At the start of July, the African nation of Uganda made headlines by introducing a tax on social media. The move has been messy and unpopular, but that hasn’t stopped some other countries on the continent following suit.
Street protests in the Ugandan capital Kampala, along with the fact that residents were able to circumvent the charge by using an IP blocking tool anyway, prompted the government to review the tax within weeks of its introduction. President Yoweri Museveni stuck to his guns, however, and the tax remains in place. Not only that, but at least two of Uganda’s continental neighbours appear to have taken inspiration from its controversial idea.
Last month, Zambia introduced a daily tax of 30 ngwee per day on many forms of internet communication, such as WhatsApp, Skype and Facebook Messenger. The Southern African country has not gone as far as Uganda in putting all social media behind a paywall, but says it wants to protect the Zambian telecommunications industry. The tax equates to a little more than 2p per day, but with some Zambians on very low income, this seemingly small amount could well stifle communication.
Earlier this week, in what it describes as a “stupid move”, Face2FaceAfrica.com reported that the idea of internet tax has also spread to West Africa, with Benin having now passed a law to charge five Central African francs for every megabyte used on social media apps. With one franc equivalent to 0.14 of a penny, this tax could soon rack up for heavy users of apps.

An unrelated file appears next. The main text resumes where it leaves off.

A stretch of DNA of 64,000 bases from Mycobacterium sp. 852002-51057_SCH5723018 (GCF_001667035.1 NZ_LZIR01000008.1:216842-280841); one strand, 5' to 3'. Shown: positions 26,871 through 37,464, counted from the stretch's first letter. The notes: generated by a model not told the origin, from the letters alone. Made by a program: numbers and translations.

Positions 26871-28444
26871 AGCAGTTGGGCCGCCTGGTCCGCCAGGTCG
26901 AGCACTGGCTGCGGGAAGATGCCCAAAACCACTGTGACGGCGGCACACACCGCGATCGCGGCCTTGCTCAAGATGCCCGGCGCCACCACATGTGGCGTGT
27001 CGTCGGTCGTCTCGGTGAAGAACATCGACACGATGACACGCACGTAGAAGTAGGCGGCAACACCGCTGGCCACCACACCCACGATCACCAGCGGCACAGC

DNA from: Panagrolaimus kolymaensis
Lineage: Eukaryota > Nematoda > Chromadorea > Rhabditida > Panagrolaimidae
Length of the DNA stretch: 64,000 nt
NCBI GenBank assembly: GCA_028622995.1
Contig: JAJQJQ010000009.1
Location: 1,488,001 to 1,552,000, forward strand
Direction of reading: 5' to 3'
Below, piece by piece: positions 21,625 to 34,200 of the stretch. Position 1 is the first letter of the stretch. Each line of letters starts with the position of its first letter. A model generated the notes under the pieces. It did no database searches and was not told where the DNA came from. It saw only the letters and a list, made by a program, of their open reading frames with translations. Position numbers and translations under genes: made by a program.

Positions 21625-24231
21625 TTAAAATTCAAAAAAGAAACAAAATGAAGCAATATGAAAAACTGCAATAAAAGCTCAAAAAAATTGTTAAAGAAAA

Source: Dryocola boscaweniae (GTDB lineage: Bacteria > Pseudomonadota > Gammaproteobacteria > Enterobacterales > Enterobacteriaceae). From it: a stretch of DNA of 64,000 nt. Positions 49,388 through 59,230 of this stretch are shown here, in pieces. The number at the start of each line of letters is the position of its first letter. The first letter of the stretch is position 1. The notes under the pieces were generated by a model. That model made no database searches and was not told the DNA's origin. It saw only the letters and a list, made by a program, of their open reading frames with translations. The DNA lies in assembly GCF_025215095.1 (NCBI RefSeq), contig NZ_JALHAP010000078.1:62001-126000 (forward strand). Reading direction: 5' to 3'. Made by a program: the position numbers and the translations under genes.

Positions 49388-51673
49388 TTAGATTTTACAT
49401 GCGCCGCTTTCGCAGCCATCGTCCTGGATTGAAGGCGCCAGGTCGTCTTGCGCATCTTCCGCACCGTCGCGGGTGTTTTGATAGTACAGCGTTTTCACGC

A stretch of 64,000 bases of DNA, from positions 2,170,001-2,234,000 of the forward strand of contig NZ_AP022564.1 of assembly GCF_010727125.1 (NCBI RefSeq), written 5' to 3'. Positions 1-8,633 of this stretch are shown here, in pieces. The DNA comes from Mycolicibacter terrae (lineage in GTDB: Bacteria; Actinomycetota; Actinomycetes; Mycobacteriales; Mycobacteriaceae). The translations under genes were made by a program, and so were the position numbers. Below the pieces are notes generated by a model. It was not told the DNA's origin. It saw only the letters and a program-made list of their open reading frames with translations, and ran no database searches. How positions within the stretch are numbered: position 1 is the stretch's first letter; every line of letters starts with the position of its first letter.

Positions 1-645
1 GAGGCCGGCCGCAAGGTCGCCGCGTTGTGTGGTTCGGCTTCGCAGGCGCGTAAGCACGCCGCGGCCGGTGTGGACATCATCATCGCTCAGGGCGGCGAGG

Benin does not appear to have given an official reason for its decision, but it appears that reasons why African nations are taxing social media vary from one to another. While Zambia argues that it wants the money to go back into its own telecommunications, Uganda’s reason is more authoritative, with President Museveni concerned that people are “lying” on social media.
It remains to be seen whether more countries in Africa will start to levy charges on social media use, but all the evidence suggests that they are losing out by doing so. Describing Uganda’s tax as “regressive”, ICT Solutions has estimated that the move may cost its economy as much as $750m (£575m) just in 2018. Similarly, French organisation Internet Sans Frontières has accused the Beninese government of contradicting its own connectivity ambitions.
It appears that Uganda, Zambia and Benin need to decide why they are really introducing these charges, and come to a decision over whether what is undeniably a step backwards in digital advancement is really worth taking.